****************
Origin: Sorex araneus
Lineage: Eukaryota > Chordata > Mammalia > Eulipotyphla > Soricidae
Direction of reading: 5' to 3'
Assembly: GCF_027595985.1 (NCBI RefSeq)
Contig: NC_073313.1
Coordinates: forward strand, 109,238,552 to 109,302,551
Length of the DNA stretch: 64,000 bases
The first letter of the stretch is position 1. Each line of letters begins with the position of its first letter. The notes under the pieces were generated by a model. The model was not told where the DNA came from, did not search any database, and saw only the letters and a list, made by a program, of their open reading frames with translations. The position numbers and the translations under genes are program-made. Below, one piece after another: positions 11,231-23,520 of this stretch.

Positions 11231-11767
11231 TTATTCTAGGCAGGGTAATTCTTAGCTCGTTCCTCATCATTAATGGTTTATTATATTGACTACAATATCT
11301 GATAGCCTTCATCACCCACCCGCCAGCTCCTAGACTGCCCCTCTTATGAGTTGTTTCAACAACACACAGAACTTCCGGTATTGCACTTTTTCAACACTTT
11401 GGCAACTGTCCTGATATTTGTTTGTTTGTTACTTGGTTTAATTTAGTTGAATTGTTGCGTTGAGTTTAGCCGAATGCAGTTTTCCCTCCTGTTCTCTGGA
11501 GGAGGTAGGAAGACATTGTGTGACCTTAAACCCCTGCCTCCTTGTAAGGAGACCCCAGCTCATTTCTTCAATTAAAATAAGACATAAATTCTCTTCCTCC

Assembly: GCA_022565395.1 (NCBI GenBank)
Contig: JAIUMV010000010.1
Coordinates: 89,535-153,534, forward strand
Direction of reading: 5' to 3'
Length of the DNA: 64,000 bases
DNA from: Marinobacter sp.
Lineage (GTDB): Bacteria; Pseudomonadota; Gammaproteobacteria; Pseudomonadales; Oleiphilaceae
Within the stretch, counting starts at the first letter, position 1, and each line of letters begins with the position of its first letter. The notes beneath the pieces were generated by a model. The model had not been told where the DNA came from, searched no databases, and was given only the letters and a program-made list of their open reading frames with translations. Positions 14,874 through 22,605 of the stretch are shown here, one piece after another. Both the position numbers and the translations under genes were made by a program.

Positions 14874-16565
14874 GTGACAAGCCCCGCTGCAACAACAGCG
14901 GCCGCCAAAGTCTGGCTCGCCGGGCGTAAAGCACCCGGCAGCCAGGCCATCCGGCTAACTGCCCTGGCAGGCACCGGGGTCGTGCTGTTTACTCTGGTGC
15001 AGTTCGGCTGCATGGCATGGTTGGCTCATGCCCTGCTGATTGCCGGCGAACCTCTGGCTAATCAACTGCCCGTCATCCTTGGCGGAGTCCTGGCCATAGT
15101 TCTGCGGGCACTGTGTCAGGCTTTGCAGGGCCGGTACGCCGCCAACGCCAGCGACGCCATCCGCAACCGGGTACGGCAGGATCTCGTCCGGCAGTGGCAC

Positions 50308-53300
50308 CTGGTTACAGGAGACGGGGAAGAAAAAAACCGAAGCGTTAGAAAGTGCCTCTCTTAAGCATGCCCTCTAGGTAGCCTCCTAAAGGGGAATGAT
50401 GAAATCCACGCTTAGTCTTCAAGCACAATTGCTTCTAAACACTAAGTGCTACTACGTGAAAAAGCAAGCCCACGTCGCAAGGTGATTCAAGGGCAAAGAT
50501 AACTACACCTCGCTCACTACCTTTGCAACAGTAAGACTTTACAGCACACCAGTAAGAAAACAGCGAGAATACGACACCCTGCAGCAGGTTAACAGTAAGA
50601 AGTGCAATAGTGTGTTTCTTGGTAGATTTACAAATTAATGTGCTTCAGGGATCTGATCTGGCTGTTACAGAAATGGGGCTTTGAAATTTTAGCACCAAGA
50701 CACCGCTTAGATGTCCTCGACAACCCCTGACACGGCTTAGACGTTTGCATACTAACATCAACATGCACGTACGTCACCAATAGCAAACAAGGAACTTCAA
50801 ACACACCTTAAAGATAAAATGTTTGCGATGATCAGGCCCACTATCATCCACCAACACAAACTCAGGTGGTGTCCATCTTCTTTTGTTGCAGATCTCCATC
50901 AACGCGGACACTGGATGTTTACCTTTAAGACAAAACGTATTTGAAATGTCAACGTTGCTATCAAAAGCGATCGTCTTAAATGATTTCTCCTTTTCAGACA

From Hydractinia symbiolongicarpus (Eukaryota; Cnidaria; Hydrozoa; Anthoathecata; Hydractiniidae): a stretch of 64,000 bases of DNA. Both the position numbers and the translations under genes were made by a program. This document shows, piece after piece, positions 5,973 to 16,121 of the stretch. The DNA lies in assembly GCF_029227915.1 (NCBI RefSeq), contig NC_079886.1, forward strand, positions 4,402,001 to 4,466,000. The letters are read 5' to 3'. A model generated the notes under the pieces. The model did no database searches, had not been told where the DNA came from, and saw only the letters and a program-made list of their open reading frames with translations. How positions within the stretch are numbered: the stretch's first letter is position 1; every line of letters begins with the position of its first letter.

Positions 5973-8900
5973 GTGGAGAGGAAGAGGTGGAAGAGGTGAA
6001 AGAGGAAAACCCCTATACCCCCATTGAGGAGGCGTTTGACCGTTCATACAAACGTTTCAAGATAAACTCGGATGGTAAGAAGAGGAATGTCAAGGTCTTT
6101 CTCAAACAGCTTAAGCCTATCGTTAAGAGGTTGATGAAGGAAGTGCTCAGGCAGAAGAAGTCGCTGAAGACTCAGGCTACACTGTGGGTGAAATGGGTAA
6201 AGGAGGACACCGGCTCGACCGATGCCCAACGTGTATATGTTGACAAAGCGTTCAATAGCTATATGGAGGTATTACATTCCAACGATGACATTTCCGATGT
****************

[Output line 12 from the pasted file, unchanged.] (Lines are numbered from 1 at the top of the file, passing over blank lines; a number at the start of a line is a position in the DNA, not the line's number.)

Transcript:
11401 GGCAACTGTCCTGATATTTGTTTGTTTGTTACTTGGTTTAATTTAGTTGAATTGTTGCGTTGAGTTTAGCCGAATGCAGTTTTCCCTCCTGTTCTCTGGA